Both were obviously intentional in my opinion and neither were within the boundaries of acceptable rucking. You're legs shouldn't be pistoning up and down and the foot should be moving from forward to back, as if to roll the player towards you. The first he steps (hard) twice in the same place where if he was just joining the ruck he would have been making an attempt to step over him. The second he is aiming outwards to just rake the back, rather than try and pull him back with his cleats on the side. Penalties for sure, but borderline for a week suspension.

    Reply
  •  reality
    reality

    I actually think the first was far worse than the second. He stamped on the guy's leg/groin area, which aside from being very dangerous obviously doesn't serve to ruck the guy out of the way. At least in the second he was rucking the guy who was clearly purposefully lying there to prevent the ball coming out. Under the laws it's a penalty if you're not rucking back with the feet in order to move the guy out of the way, but I'd be of the opinion that it's self-policing, in that if people are going to get a good shoeing then they won't be so willing to purposefully lie there and slow the ball, and so that would eliminate the need for rucking of the sort. All within reason, of course, and I admit it's hard to draw a line between a get-out-of-the-way shoeing and reckless Dimitri Yachvili-style stamping.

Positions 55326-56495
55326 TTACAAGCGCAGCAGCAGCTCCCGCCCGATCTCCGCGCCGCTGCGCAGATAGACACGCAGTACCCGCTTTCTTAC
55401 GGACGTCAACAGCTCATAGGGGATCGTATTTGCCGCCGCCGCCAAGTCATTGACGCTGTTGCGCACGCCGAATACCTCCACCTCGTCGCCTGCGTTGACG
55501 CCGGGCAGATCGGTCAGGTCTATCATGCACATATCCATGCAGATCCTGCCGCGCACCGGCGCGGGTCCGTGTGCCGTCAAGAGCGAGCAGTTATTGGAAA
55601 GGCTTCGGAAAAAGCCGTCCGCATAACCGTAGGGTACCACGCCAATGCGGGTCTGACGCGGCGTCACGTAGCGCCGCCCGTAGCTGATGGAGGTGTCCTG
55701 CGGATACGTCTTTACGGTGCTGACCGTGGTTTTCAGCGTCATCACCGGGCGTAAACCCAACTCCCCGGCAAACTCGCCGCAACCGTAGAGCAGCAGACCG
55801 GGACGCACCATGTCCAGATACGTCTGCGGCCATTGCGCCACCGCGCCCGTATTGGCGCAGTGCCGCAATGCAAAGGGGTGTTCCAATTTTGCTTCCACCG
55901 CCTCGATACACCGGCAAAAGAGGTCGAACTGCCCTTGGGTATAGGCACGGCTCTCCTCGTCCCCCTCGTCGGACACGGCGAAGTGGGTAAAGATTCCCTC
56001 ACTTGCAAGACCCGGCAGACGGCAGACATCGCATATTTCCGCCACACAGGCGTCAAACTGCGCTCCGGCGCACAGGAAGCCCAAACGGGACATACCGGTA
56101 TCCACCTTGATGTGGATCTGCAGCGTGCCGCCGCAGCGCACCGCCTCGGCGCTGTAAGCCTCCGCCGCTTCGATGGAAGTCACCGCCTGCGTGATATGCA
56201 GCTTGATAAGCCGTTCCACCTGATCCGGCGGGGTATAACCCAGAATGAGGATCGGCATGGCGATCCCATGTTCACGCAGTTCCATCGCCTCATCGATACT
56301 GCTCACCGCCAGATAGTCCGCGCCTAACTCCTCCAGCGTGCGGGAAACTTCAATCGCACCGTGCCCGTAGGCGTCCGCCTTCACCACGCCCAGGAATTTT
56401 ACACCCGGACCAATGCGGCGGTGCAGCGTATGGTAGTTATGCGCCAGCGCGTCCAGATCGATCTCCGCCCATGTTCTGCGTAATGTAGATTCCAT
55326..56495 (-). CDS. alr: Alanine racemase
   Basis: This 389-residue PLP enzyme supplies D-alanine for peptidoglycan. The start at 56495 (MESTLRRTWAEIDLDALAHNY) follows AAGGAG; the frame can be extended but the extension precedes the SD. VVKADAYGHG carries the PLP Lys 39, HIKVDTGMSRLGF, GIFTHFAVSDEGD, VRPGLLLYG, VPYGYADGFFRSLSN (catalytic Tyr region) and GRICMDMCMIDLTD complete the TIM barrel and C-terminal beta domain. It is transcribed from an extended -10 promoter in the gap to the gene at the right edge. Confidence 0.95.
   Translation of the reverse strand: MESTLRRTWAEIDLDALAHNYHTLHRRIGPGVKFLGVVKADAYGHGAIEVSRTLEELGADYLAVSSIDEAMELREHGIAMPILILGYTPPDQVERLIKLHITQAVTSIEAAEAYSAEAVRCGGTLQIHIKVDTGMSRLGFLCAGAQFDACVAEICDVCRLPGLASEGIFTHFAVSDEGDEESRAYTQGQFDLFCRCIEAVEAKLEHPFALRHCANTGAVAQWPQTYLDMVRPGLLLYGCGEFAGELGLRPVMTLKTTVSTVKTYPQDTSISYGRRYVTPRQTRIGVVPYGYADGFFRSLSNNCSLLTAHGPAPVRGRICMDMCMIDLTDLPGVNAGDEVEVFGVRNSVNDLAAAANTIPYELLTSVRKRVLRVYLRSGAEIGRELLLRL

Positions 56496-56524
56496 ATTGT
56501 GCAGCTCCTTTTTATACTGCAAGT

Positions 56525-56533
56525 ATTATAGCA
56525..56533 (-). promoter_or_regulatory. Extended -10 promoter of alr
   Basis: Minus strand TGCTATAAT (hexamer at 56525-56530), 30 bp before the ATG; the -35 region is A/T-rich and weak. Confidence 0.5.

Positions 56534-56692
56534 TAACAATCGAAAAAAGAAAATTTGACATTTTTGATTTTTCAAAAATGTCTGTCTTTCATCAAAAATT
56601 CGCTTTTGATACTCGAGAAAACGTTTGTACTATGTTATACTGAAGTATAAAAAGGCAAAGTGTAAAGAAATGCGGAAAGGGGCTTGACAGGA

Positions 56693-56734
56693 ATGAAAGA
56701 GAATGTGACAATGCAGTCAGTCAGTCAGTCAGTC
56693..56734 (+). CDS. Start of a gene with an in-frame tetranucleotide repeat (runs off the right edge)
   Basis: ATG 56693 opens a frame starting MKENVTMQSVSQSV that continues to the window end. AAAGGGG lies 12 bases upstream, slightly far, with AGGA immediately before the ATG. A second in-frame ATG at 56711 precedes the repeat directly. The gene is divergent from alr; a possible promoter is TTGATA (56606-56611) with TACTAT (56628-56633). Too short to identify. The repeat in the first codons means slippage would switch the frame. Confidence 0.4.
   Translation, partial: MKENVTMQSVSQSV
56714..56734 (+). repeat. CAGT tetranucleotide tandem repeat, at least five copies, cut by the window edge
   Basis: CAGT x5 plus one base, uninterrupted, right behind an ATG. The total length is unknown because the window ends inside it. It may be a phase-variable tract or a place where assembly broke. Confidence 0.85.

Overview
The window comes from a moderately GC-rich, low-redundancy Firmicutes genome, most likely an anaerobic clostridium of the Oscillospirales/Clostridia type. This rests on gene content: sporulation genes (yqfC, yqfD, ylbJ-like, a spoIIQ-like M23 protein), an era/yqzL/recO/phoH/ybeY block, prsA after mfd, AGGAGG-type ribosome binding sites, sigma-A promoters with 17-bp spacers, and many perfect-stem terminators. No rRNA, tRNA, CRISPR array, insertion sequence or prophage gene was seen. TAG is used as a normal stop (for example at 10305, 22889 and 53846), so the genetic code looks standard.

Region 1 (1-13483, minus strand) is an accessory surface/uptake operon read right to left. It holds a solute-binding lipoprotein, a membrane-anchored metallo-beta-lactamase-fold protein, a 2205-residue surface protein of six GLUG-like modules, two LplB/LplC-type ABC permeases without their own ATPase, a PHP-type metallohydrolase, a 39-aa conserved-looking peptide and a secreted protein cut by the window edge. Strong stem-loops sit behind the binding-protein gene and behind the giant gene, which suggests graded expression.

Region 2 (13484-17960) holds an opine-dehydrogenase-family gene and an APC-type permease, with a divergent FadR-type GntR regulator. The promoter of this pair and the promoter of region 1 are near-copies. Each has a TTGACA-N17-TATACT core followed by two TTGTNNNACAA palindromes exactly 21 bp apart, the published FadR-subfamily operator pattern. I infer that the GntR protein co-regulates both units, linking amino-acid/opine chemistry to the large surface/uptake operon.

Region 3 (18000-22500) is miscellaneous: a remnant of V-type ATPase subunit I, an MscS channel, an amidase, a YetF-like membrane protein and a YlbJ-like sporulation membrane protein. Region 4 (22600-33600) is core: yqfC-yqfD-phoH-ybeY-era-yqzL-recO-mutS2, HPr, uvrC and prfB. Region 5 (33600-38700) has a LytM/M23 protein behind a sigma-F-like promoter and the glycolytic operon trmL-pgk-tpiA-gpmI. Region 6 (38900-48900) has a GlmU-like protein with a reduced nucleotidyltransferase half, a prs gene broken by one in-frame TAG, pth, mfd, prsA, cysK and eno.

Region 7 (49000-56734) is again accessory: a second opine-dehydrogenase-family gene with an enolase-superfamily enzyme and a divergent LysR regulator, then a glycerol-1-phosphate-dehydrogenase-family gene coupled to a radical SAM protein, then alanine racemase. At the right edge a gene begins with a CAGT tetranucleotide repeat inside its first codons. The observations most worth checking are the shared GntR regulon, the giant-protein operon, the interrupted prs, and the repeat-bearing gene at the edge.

Reply
  •  connachtman
    connachtman

    When I played back in the stone age my Coach would make us second rows show him our backs after the match and if we weren't covered in rake marks we were dropped for not trying hard enough...he was a Priest from Limerick!

    Reply
  •  petefrommoor
    petefrommoor

    Defo wrong and seemed away from the ball but great to see little reaction from Christie. Wonder how footie/soccer would have handled that?

    Reply
  •  guy
    guy

    According to the laws of the game the ref is right to award a penalty in both cases (intentionally rucking the body). However, I don't understand the citing and subsequent suspension since both acts were neither dangerous nor cardworthy.

    Reply

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Ben Tameifuna and Jamie Mackintosh banned for old school rucking | RugbyDump